Qantas has survived a second-half dogfight with Virgin Australia to scrape into the black for the year to June. It did, however, take some hits in a capacity war that is now abating.
On Qantas’s preferred measure, underlying profit before tax, it posted a $192 million profit, which implies a $31 million second-half loss given that in the first half it reported a $223 million profit on the same basis. On a statutory basis, net profit was a modest $6 million compared with a $111 million first-half profit.
Given that Virgin Australia shocked the market earlier this month with its second downgrade in four months, saying it expected to post an after-tax loss of between $95 million and $110 million for the year to June with a pre-tax loss of between $30 million and $50 million, Qantas’ second-half downturn wasn’t unexpected and was even somewhat better than anticipated. Virgin Australia had underlying pre-tax profits of $61 million in its first half, providing an indication of how tough the second six months was.
It was Virgin Australia that ignited the capacity war with Qantas, but the rival carrier was taken aback by the ferocity and nature of Qantas’ response, with Alan Joyce using his Jetstar brand to spearhead his counter-attack. Jetstar’s domestic business added almost 12 per cent to its capacity in the year to June as Joyce targeted Virgin Australia’s still-core customer base – leisure travellers.
There was, obviously, a cost to that response and the defence of Qantas’ ‘line in the sand’ within the domestic market – a minimum market share of 65 per cent. The underlying earnings before interest and tax of Qantas’ domestic brand fell from $463 million to $365 million, while the Jetstar group, which includes the carrier’s international operations, experienced a fall in EBIT from $203 million to $138 million.
With both the domestic carriers having cut back sharply on capacity growth rates the market appears to be stabilising, proffering a more profitable start to this financial year within their domestic operations.
What saved Qantas from what might otherwise have been an ugly outcome was the impact of a traumatic and quite radical restructuring of its international business and Joyce’s re-basing of the group’s costs more broadly.
A year ago Qantas revealed that its international business had lost $484 million. In the latest financial year those losses were cut by almost 50 per cent to $246 million.
While there have been some negative impacts from the costs associated with the historic alliance with Emirates as Qantas moved its offshore hub from Singapore to Dubai, the full benefits of that alliance – and the impact of Qantas redeploying capacity released by the alliance into a more business-friendly schedule in Asia – have yet to be realised.
The overall impact of Joyce’s focus on costs showed up in a mere one per cent increase in operating expenses and an impressive five per cent reduction in comparable unit costs. Qantas said its “transformation” program had delivered $428 million of benefit to underlying EBIT as it exited unprofitable routes, reconfigured its fleet and consolidated its engineering and catering operations. It is pursuing cumulative benefits of $300 million from the program this financial year.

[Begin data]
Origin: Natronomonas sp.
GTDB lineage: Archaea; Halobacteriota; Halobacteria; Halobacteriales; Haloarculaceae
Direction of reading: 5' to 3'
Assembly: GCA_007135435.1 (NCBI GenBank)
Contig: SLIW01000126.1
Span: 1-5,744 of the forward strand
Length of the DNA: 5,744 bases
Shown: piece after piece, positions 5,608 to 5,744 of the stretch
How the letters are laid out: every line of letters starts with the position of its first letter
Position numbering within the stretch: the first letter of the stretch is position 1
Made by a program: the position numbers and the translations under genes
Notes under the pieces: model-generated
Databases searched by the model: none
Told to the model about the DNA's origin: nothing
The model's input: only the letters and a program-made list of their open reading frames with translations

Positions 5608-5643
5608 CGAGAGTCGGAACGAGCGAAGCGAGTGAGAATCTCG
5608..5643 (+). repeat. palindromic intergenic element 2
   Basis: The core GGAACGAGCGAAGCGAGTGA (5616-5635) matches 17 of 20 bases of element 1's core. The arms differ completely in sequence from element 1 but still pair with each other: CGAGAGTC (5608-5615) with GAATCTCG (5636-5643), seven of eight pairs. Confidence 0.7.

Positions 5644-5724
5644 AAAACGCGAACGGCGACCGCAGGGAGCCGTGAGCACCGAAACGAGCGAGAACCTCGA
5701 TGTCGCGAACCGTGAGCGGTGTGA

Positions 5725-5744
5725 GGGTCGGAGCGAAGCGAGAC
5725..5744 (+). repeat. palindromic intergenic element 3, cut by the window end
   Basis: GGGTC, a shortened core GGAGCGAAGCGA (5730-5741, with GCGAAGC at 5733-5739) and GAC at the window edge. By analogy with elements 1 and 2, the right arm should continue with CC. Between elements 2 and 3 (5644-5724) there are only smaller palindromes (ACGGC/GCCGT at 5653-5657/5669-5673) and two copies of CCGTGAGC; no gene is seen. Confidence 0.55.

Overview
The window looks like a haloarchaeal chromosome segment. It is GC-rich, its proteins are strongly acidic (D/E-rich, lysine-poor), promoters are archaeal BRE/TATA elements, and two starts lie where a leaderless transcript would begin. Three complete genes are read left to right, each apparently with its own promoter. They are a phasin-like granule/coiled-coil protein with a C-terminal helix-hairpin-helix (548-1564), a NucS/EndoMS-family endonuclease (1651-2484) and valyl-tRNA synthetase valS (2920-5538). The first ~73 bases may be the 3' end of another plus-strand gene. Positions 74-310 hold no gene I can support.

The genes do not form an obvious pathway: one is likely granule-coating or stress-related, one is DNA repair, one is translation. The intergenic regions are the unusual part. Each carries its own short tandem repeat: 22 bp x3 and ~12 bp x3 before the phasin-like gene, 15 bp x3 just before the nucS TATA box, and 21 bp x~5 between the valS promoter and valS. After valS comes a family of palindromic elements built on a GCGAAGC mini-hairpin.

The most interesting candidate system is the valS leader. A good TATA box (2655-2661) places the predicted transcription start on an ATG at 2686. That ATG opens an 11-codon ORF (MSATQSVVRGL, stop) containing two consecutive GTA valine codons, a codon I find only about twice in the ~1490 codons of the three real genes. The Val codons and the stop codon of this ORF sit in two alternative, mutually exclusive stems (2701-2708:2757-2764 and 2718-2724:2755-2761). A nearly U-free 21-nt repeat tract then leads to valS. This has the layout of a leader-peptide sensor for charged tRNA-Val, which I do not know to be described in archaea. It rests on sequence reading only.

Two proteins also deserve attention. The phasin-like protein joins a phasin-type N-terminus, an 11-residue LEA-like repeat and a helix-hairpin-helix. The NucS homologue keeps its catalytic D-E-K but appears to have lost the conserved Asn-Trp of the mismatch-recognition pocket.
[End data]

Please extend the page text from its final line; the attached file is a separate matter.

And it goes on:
The Qantas loyalty program was again a stellar performer, lifting its underlying EBIT 13 per cent to a record $260 million. The program is in the midst of another aggressive expansion, with the launch of a new multi-currency cash card, the relationship with Emirates and continuing growth in the number and range of its partners.
There were some material items excluded from Qantas’ underlying result – $118 million for redundancies and restructuring, for instance – while the underlying result included the settlement with Boeing for late delivery of the Dreamliners and changes to the way the group recognises revenue for tickets that have passed their scheduled travel date, as well as the cost of shifting the hub for European flights to Dubai and losses from Jetstar’s Asian start-ups. The net effect of those items on underlying earnings was $40 million.
Qantas, not surprisingly, isn’t providing guidance for this financial year. It would be a brave airline chief executive who did try to forecast what conditions might be like over the course of 12 months is such a volatile industry, with currency fluctuations, dynamic fuel prices, question marks over the economic outlook both at home and offshore, and an international business still in transition.
Qantas is, however, forecasting capacity growth of only one to two per cent in the first half and domestic capacity growth of 1.5 per cent to 2.5 per cent. That would suggest Joyce thinks his bruised counterpart at Virgin Australia, John Borghetti, isn’t likely to launch another capacity-driven assault on Qantas’ domestic stronghold.
Borghetti himself has effectively indicated that, having settled his premium offering on the east-west routes and concluded his acquisitions of Tiger Airways Australia and SkyWest, he is now playing a longer-term game, with no plans to significantly ratchet up his flagship brand’s capacity in the near term.
If that is the case, and assuming Qantas continues to reduce, or at least stabilise, the losses in its international business, more settled domestic skies ought to see both the major airlines having a better first half this financial year than they produced in that brutal second half of the year just ended.